The Cenci Profile: Eva Alie​

The Cenci is a play written by Percy Bysshe Shelley that tells the story of Beatrice and her struggle to free herself from her abusive father, Count Francesco Cenci. This year, Professor Jo Devereux’s English 2041F class will be putting on The Cenci as part of their coursework and are staging the production from scratch, from blocking and set design to marketing and performance. The production will be double-cast, meaning there will be two casts performing on alternating nights.

I sat down with Eva Alie to discuss her role in the production and her experience thus far.

     Photo Credit: The Cenci at Western University on Facebook

Name: Eva Alie 

Year: 3

Program: SASAH/Anthropology/French 

Role: Costume Design 

Tell me a bit about yourself:

“When I landed at Western three years ago, I was absolutely convinced that I was not a creative person and that law school was my only option after graduation; after my first project for SASAH, I realized that I was meant to live in the arts. I am working towards a career in fashion creative/art production and hope to never want to retire. Trixie Mattel and Katya are the absolute loves of my life and if I were to ever work with them on a project, I would almost certainly die on the spot.”

What made you want to get involved with The Cenci?

“I am extremely passionate about fashion and art production/direction, so I thought that this was a phenomenal opportunity to build experience in a field that I love while also getting credit for that work. Over the last couple of years, I’ve learned the importance of making space in my course load for classes that give me creative room to breathe and explore, so it seemed only right that I be involved.”

Have you been involved in theatre before? 

“I was in the campus production of The Vagina Monologues last year, which was such an incredible experience that really taught me about the political power of theatre.” 

What does your role entail?

“I am in charge of the aesthetic vision for the show, from costuming to hair and makeup. I chose to set this piece in early 1950s America, as there are significant societal similarities, and the overarching themes of family structure, religious institution and gender roles are defining pillars of both time periods.”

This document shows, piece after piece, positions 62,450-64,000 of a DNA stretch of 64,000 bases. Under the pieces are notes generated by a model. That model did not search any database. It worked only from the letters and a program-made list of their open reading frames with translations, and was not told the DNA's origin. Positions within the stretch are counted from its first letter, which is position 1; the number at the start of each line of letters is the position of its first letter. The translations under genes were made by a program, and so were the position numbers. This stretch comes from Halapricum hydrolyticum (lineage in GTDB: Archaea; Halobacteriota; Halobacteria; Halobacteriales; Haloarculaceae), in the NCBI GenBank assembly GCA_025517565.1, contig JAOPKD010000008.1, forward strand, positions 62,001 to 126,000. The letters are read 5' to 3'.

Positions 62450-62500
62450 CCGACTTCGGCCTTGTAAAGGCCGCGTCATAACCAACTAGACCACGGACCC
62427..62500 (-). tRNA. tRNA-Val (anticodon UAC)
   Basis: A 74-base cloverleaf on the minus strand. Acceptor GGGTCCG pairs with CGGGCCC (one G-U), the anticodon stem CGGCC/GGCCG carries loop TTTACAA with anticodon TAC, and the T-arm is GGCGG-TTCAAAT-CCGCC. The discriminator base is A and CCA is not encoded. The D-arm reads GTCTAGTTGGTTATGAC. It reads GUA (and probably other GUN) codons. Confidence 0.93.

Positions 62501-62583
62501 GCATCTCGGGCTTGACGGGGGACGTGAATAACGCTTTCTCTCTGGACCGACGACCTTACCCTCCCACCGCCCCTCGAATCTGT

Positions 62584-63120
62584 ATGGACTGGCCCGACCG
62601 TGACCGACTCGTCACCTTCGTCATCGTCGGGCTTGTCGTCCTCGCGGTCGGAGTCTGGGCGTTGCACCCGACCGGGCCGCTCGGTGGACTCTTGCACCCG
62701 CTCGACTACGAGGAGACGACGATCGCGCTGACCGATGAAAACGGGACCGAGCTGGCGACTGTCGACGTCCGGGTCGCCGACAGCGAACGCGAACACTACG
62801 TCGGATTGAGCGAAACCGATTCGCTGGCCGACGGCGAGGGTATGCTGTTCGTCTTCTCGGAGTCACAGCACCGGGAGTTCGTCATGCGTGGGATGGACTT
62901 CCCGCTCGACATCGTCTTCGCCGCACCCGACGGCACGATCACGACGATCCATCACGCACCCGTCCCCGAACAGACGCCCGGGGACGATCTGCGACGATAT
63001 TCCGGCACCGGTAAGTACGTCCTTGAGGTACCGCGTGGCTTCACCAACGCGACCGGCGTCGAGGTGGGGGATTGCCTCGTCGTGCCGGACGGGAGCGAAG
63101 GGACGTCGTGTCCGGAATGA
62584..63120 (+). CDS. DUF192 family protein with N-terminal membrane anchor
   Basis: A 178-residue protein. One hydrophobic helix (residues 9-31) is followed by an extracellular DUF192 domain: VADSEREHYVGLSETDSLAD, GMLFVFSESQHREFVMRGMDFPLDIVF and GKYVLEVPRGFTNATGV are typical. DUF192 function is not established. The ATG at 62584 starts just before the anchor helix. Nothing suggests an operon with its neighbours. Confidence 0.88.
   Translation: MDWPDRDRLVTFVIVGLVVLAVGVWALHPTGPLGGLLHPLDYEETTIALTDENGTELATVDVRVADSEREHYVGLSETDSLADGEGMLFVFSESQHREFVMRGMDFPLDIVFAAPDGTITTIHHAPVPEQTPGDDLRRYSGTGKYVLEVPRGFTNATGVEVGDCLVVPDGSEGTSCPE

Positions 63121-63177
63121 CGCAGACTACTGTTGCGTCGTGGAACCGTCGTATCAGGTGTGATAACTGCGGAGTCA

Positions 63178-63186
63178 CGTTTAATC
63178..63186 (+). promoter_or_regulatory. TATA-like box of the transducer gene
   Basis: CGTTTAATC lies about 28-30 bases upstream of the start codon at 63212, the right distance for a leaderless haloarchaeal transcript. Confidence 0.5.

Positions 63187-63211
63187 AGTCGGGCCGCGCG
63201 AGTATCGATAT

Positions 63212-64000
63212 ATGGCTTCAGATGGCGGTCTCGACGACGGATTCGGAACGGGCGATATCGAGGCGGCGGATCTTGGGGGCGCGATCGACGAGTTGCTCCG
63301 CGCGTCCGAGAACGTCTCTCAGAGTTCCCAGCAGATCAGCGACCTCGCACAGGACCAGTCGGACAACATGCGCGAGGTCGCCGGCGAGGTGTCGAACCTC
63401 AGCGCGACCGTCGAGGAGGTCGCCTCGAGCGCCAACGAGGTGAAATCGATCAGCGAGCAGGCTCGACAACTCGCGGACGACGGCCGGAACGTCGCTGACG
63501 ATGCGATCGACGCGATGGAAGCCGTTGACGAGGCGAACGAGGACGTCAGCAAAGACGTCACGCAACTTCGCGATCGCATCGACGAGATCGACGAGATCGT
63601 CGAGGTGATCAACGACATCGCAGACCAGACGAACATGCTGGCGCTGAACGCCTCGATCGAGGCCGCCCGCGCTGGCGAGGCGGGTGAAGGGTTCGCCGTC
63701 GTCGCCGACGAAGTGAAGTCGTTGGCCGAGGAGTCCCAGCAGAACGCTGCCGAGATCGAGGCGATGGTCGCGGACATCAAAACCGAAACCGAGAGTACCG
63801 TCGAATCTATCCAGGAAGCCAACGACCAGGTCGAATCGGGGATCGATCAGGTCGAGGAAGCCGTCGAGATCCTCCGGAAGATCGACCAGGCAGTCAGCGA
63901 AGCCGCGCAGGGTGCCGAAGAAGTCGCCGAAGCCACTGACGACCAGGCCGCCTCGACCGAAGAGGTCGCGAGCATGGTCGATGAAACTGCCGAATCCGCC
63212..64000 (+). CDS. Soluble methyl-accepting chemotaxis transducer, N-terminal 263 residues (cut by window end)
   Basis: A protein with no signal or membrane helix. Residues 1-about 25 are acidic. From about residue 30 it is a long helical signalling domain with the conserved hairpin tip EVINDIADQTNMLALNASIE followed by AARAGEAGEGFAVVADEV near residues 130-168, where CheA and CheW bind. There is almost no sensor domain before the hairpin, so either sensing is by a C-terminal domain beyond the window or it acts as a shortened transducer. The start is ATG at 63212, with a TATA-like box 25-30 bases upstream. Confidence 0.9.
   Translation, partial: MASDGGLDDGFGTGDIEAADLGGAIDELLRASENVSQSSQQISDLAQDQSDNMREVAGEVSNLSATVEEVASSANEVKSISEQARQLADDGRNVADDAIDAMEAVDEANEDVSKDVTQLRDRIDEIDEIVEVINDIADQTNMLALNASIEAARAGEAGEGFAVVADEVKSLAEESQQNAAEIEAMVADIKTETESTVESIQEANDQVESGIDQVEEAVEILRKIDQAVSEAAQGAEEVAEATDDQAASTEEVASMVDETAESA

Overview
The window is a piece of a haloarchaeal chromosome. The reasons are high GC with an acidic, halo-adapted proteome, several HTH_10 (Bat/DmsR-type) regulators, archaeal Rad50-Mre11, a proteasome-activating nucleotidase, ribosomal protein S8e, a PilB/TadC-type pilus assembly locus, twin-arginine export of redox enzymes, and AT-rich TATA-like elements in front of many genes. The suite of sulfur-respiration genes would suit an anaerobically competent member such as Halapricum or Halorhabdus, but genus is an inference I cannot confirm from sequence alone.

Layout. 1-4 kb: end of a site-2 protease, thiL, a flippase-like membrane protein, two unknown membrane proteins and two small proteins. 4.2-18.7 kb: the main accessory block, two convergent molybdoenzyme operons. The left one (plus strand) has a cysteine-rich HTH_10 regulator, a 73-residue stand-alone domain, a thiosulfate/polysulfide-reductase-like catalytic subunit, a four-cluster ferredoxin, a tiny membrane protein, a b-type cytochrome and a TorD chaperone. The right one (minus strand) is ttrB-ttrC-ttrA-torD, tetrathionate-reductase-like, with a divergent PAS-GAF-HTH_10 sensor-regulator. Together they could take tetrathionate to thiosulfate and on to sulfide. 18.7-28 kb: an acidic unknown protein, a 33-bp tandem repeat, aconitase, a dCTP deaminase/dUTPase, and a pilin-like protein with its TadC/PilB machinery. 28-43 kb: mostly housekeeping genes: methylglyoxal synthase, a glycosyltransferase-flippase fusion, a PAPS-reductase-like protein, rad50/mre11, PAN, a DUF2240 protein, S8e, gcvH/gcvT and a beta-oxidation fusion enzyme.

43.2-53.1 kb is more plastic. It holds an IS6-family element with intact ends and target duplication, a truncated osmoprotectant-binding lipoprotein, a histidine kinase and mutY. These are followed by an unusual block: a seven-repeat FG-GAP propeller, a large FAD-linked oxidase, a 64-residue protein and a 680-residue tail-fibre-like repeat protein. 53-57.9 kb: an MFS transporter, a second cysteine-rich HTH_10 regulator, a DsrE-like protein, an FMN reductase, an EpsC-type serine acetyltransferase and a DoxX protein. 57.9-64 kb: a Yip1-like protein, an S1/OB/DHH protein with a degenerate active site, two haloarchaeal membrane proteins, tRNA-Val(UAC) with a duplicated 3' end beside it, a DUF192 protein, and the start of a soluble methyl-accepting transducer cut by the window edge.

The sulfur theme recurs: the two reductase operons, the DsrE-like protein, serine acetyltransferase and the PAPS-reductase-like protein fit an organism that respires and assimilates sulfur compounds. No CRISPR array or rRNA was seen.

What’s been your favourite part of the process so far?

“It has been really fulfilling to be able to explore an era of design that I have always loved but have not been able to work with before. I was given complete freedom with the aesthetic vision, as well as access to the incredible costume closet the English Department has in University College, and I have been able to rework a lot of the pieces from there into era-appropriate costumes for the show. My favourite costume so far is a tailored jacket that gives me stunning post-war Dior vibes.”

What’s been the most challenging aspect of designing costumes for The Cenci?

“This is a double-cast show, creating twice the number of costumes for some roles, so it has been hard to really spend the time on each and every costume. The character of Beatrice (the daughter) has also been a unique challenge in the sense that she experiences this truly horrific assault which sees an evolution into an almost vigilante-esque figure; I want to capture this strength and be able to dress her in a way that exudes her power but without glamorizing or sensualizing sexual assault like so many other forms of media have.” 

Why should people come see The Cenci

“At first glance, The Cenci might seem like a far-fetched and unrelatable story set in a time entirely unlike our own. But the themes, particularly in regard to the attitudes surrounding and legal prosecution of sexual assault, are persistent concerns that permeate the three-time periods that the audience will experience while viewing this production, those being the end of the 16th century, the early 1950s and present day. The Cenci is deliberate in its discomfort and truly forces the audience to rethink how advanced of a society we truly are.”

Speed Round:

Plays or musicals? Musicals.

Favourite play? A Raisin in the Sun.

Favourite musical? Hamilton, Heathers or Chicago. 

Pre-show ritual? Stretch and cry a little.

Check out The Cenci from December 4-7 at 7:30 pm at the TAP Centre for Creativity. Tickets are $10 for students and seniors and $15 for adults and can be purchased on the TAP Centre website. For more information about The Cenci, check them out on Facebook and Instagram.

Related Articles

  • The Cenci Profile: Nawton Chiles​
  • The Cenci Profile: Cobourn Sands​

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